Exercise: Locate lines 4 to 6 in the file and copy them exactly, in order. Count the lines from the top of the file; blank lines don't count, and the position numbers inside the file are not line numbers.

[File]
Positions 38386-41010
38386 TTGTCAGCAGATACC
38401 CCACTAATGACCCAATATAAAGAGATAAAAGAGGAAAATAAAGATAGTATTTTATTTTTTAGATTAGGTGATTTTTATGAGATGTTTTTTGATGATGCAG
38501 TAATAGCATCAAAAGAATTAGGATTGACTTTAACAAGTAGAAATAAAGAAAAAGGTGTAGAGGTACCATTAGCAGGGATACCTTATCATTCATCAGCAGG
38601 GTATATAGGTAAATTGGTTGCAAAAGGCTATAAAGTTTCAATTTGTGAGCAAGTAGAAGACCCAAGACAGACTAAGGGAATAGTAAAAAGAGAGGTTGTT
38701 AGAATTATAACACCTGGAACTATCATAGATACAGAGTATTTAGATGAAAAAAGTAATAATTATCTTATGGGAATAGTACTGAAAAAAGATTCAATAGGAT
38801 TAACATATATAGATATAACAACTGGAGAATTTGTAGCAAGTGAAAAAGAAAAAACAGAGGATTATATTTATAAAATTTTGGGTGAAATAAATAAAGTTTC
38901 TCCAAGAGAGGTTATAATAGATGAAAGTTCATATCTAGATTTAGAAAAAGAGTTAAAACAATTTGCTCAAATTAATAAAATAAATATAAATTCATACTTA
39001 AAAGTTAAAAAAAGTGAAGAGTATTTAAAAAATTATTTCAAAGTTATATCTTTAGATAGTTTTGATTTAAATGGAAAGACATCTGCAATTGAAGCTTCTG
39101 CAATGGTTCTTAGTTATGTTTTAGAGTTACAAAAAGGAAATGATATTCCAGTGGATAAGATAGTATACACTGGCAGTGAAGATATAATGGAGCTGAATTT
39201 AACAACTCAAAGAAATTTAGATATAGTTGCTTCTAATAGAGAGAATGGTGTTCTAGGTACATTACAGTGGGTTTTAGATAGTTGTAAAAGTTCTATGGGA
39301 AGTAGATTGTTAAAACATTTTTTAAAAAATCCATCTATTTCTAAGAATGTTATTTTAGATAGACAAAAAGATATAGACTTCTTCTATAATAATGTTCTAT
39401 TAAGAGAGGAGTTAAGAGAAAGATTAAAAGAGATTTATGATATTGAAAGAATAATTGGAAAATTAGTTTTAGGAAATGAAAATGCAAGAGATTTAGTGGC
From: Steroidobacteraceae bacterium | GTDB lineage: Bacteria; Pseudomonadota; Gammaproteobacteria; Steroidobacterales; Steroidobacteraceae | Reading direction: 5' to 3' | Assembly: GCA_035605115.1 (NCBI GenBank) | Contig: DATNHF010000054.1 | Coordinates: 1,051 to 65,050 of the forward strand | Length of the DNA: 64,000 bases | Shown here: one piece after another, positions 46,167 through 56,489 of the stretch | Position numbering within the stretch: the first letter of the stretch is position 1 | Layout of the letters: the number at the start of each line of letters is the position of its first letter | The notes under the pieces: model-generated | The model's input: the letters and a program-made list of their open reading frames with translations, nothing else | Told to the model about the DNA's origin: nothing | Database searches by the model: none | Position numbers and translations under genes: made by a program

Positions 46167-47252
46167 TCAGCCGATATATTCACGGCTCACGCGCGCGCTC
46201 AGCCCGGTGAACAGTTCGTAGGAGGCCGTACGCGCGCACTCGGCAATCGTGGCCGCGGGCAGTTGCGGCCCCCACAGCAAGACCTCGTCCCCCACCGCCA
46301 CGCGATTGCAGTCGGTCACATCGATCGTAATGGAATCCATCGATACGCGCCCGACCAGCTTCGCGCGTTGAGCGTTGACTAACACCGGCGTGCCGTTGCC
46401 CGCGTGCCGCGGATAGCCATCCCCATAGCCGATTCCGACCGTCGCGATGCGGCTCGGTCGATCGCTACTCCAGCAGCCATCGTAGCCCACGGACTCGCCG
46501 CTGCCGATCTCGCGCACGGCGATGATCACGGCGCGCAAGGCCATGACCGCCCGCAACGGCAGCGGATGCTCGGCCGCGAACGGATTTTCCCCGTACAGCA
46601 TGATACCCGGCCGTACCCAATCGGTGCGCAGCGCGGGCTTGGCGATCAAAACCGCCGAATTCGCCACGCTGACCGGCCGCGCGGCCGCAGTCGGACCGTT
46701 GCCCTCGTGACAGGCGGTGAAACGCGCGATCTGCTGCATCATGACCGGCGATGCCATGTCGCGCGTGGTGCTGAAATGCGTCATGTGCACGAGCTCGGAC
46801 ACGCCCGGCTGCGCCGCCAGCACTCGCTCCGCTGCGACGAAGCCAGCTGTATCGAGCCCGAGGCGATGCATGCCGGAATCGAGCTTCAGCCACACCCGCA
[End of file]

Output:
38501 TAATAGCATCAAAAGAATTAGGATTGACTTTAACAAGTAGAAATAAAGAAAAAGGTGTAGAGGTACCATTAGCAGGGATACCTTATCATTCATCAGCAGG
38601 GTATATAGGTAAATTGGTTGCAAAAGGCTATAAAGTTTCAATTTGTGAGCAAGTAGAAGACCCAAGACAGACTAAGGGAATAGTAAAAAGAGAGGTTGTT
38701 AGAATTATAACACCTGGAACTATCATAGATACAGAGTATTTAGATGAAAAAAGTAATAATTATCTTATGGGAATAGTACTGAAAAAAGATTCAATAGGAT